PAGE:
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New class of solar cells, using lead-free perovskite materials

First Posted: Jan 21, 2019 09:42 AM EST
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Lead-based perovskites already gained much attention as promising materials for low-cost and high-efficiency solar cells. However, the intrinsic instability and the toxicity of lead (Pb) have raised serious concerns of the viability of Pb-based perovskites, hindering large-scale commercialization of solar cells and similar devices based on these materials. As an alternative solution, Pb-free perovskites were recently proposed to counter the toxicity of lead?based perovskites, yet it is of little use due to lower efficiencies.

A recent study, led by Professor Tae-Hyuk Kwon in the School of Natural Science at UNIST has taken a major step toward the development of a new generation of solar cells, using lead-free perovskites. With its promising electronic properties, the new perovskite material has been demonstrated to function as a charge regenerator with dye?sensitized solar cells, thus enhancing both the overall efficiency and stability. Published in the November 2018 issue of Advanced Materials, their findings will open new possibilities for the application of lead-free perovskites in solar cells.

Among the various alternatives to lead, the research team used the vacancy?ordered double perovskite (Cs2SnI6). Despite their promising outlook, the surface states of Cs2SnI6 and their function remain largely unclear. Thus, a comprehensive study is necessary to clarify these features of Cs2SnI6 for the future design of Cs2SnI6?based devices.

Through this work, the team examined the charge transfer mechanism of Cs2SnI6 with the aim of clarifying the function of its surface state. For this purpose, a 3?electrode system was developed to observe charge transfer through the surface state of Cs2SnI6. Cyclic voltammetry and Mott-Schottky analyses were also used to probe the surface state of Cs2SnI6, whose potential is related to its bandgap.

Their analysis demonstrated that the surface state of Cs2SnI6 is highly redox active and can be effectively charged/discharged in the presence of iodide redox mediators. Besides, the preparation of a charge regenerator system based on Cs2SnI6 confirmed that charge transfer occurred through the surface state of Cs2SnI6.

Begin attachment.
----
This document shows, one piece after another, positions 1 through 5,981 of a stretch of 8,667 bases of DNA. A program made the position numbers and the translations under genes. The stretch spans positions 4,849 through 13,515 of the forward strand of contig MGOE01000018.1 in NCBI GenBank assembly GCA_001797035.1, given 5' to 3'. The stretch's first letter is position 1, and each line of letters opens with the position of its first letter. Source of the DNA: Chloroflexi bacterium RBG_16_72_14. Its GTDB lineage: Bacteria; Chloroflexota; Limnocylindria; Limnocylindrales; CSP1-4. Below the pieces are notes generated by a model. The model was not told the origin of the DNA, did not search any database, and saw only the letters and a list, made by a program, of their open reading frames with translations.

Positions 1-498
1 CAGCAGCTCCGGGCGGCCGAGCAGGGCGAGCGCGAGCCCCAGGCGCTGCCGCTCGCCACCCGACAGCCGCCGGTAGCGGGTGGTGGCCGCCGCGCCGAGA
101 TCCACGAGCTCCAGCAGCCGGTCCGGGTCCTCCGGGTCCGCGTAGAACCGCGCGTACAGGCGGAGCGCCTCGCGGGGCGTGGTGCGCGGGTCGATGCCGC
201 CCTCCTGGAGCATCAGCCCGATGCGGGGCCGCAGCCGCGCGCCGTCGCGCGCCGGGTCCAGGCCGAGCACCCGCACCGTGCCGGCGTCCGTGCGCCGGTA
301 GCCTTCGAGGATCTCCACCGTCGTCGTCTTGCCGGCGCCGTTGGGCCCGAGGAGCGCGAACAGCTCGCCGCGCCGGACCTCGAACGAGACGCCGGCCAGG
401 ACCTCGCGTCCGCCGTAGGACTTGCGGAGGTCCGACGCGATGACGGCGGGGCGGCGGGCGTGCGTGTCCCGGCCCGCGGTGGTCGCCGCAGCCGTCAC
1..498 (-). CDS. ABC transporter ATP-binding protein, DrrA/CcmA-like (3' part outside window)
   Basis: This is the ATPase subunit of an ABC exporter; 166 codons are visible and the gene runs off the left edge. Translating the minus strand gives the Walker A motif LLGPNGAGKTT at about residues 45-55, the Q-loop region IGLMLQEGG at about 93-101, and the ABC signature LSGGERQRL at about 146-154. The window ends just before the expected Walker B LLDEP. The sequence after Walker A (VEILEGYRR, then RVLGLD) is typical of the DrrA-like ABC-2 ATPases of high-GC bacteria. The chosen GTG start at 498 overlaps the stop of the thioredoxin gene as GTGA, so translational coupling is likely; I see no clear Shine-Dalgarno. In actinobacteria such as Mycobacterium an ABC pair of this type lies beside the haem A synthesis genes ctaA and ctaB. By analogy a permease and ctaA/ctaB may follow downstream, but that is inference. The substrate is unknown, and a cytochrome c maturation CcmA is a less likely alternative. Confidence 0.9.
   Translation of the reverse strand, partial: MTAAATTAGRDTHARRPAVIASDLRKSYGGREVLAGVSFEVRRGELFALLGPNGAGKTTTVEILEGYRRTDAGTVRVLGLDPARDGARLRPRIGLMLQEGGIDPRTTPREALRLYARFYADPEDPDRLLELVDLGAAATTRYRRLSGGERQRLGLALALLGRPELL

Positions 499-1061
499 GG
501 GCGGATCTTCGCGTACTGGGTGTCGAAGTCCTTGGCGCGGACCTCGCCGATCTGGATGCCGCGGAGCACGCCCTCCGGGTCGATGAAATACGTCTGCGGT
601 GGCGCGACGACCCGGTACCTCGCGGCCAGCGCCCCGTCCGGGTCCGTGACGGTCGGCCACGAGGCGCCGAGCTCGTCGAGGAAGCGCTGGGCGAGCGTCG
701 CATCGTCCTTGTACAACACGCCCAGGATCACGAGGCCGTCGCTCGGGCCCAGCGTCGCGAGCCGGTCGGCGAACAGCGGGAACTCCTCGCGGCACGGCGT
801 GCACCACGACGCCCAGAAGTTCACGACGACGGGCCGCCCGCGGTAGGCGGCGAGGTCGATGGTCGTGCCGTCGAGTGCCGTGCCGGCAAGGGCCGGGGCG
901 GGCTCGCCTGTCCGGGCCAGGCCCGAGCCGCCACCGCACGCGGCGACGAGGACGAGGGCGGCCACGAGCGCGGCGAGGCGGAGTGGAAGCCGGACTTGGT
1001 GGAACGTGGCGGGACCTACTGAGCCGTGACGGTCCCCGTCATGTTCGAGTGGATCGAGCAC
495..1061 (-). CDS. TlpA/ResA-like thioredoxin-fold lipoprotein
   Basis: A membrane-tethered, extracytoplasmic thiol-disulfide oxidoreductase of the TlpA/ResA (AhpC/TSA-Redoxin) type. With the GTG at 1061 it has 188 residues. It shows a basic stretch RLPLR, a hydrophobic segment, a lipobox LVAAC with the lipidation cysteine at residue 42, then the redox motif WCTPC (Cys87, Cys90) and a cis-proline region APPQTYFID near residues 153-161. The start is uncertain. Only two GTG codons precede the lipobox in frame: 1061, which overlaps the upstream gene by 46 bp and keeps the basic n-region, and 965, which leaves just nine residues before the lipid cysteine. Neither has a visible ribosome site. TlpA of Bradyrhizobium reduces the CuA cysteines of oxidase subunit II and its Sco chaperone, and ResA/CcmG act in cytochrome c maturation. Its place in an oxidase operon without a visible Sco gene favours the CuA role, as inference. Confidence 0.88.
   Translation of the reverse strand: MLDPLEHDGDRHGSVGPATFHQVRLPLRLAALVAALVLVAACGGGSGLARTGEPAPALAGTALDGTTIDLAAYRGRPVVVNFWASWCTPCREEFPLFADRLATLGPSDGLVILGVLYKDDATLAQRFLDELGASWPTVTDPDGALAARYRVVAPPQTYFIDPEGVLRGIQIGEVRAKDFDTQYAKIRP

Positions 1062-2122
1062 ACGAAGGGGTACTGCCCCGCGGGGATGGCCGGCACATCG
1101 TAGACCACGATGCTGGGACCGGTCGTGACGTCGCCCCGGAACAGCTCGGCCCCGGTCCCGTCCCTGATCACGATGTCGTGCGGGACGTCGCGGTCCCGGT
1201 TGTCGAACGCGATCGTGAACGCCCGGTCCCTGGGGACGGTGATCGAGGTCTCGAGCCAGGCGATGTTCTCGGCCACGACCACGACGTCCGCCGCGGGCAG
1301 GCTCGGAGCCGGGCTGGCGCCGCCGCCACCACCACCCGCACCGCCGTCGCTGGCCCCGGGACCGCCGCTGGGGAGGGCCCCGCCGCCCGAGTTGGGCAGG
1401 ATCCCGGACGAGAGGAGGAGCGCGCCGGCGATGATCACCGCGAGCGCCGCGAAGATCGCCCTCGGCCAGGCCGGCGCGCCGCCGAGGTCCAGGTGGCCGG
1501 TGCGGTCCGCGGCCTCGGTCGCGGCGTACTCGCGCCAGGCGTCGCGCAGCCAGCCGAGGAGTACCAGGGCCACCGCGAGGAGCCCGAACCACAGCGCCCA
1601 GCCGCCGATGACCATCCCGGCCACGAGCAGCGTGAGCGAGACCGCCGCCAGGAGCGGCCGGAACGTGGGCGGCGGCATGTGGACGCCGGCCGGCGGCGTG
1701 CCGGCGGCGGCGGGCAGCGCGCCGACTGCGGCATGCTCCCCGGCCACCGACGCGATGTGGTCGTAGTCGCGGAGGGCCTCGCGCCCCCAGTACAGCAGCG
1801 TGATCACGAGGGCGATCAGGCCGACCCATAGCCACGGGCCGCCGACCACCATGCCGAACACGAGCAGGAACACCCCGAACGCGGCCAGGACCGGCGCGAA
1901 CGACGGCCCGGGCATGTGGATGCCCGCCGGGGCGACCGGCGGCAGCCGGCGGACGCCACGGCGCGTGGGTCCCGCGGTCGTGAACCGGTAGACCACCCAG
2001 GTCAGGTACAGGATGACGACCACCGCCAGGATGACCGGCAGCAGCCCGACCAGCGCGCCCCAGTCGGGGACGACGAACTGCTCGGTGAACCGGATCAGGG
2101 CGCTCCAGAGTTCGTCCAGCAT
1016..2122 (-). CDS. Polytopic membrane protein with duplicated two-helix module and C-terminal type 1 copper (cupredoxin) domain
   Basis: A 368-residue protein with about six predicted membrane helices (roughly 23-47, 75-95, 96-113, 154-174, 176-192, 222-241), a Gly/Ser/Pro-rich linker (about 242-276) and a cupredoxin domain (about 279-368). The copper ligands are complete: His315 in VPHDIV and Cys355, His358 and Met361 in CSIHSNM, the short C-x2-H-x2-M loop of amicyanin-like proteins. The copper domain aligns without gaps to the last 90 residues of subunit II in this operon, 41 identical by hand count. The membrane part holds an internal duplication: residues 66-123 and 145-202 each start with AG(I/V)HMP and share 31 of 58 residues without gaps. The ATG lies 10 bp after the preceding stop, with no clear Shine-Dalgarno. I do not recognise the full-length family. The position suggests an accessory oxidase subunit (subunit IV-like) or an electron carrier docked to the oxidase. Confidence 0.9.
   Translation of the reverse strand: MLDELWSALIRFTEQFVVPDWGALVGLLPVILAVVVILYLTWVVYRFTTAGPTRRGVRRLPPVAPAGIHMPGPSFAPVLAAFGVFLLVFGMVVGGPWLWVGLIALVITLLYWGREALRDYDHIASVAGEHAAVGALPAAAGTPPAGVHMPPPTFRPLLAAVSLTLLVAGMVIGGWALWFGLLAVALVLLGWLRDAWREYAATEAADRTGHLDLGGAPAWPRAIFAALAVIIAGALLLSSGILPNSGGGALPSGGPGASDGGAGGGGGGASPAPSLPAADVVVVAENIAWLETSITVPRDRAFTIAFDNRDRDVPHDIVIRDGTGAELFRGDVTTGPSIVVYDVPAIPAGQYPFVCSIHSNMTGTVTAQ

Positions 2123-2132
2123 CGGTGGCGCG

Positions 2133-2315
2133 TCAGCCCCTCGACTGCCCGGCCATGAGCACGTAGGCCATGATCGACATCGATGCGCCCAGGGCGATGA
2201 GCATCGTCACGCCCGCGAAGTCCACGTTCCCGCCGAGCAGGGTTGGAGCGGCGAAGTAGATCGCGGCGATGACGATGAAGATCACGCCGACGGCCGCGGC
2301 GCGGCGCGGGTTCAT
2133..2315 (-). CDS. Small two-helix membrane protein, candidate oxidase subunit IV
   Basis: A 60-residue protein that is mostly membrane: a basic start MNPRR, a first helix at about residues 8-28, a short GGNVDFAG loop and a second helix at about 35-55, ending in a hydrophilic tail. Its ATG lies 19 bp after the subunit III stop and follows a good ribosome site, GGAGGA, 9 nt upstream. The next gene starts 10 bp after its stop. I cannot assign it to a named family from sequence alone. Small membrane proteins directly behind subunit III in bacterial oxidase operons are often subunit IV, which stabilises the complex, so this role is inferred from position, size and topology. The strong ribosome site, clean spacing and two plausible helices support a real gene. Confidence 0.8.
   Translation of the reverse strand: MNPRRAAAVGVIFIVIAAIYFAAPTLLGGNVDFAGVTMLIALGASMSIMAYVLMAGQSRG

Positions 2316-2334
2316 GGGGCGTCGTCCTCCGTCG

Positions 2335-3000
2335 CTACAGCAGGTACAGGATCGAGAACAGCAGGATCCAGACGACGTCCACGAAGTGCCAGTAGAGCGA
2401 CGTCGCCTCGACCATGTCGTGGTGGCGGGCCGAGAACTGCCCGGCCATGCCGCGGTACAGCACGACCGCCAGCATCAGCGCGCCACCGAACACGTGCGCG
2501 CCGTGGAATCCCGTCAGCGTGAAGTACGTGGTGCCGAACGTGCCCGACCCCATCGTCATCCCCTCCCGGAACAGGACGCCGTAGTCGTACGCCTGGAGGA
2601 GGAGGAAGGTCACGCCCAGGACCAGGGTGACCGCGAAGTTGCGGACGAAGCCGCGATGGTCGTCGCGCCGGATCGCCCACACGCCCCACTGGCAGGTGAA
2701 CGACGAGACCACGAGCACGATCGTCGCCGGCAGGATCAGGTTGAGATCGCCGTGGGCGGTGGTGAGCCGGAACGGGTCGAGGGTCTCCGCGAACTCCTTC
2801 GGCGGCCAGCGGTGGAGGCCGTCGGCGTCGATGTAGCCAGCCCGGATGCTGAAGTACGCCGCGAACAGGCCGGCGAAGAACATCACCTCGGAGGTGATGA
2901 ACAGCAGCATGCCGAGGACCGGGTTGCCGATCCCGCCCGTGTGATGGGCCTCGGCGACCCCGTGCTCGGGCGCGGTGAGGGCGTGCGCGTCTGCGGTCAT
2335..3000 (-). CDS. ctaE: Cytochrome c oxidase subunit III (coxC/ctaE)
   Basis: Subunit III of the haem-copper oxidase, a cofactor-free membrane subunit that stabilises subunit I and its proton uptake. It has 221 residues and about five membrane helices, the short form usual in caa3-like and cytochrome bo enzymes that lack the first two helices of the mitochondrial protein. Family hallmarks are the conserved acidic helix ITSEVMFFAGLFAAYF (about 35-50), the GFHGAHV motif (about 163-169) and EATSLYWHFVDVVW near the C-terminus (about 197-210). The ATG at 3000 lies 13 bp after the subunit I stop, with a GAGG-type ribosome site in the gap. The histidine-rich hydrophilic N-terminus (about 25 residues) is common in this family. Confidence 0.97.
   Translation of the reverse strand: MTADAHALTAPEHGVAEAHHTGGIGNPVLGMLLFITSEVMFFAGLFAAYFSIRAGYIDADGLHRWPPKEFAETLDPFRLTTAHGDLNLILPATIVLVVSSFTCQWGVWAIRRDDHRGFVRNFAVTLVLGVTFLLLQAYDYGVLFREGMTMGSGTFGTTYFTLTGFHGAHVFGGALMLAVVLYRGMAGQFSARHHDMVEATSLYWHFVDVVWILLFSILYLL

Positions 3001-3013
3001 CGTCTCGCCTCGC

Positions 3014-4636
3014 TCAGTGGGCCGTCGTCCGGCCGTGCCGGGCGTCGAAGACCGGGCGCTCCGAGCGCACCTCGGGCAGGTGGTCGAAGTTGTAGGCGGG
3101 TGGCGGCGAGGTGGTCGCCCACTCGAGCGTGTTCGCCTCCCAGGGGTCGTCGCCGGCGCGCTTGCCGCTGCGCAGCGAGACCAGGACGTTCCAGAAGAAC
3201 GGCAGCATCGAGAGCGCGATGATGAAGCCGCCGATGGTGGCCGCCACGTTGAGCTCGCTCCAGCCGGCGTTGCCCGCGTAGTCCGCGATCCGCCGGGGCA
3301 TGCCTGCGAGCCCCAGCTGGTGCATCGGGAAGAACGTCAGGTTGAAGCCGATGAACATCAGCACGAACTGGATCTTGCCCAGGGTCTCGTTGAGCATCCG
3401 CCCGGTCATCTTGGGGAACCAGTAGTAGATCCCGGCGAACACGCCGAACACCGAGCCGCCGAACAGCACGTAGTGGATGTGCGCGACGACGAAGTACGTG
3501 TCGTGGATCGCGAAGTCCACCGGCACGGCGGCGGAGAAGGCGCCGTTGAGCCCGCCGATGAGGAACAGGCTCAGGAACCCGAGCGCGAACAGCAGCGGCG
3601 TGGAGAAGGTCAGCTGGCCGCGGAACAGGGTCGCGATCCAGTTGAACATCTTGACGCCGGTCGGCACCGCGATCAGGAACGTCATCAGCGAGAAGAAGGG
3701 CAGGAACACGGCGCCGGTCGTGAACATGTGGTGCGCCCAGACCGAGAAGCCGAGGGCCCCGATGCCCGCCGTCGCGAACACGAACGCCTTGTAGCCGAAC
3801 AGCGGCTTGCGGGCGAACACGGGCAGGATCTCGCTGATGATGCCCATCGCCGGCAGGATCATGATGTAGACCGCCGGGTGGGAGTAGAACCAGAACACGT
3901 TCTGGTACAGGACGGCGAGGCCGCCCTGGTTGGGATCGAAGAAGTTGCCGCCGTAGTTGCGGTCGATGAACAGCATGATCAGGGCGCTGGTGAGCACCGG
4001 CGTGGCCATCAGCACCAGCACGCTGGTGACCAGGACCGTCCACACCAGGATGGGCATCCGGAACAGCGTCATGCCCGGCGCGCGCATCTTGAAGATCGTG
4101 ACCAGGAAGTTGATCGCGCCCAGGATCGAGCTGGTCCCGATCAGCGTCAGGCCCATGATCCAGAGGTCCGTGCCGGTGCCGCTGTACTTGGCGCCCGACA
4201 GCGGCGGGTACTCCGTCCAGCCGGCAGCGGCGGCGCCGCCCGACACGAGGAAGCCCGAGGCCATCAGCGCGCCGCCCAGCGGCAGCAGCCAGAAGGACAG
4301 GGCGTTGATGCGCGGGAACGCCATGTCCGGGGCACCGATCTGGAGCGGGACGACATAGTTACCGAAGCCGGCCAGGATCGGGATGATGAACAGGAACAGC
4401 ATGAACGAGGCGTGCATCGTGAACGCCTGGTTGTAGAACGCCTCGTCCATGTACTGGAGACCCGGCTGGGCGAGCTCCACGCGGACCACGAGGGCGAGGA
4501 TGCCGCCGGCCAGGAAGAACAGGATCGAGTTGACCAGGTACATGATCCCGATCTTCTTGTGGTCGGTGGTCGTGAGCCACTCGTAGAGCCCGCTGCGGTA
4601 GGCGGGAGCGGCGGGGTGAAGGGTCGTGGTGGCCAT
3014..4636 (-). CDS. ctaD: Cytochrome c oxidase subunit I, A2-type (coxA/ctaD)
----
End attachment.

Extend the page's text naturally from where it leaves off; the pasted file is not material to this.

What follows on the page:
"In case of Cs2SnI6, charge transfer occurred through the surface state of Cs2SnI6," says HyeonOh Shin in the Combined MS./Ph.D in Chemistry at UNIST. "This will aid in the design of future electronic and energy devices, using Pb-free perovskites."

Based on this strategy, the research team engineered hybrid solar cells, using a Cs2SnI6?based charge regenerator for organic dye-sensitized solar cells (DSSCs). Such solar cells generate electric current in the process where the oxidized organic dye returns to its original state.

"Due to a high volume of electrical charges in organic dyes that show high connectivity with the surface state of Cs2SnI6, more electric current were generated," says Byung-Man Kim in the Department of Chemistry at UNIST, another lead author of this study. "Consequently, Cs2SnI6 shows efficient charge transfer with a thermodynamically favorable charge acceptor level, achieving a 79% enhancement in the photocurrent density compared with that of a conventional liquid electrolyte."

This study has attracted considerable attention among researchers, as it examined the charge transfer mechanism of Cs2SnI6 with the aim of clarifying the function of its surface state. Their results suggest that the surface state of Cs2SnI6 is the main charge transfer pathway in the presence of a redox mediator and should be considered in future designs of Cs2SnI6?based devices.

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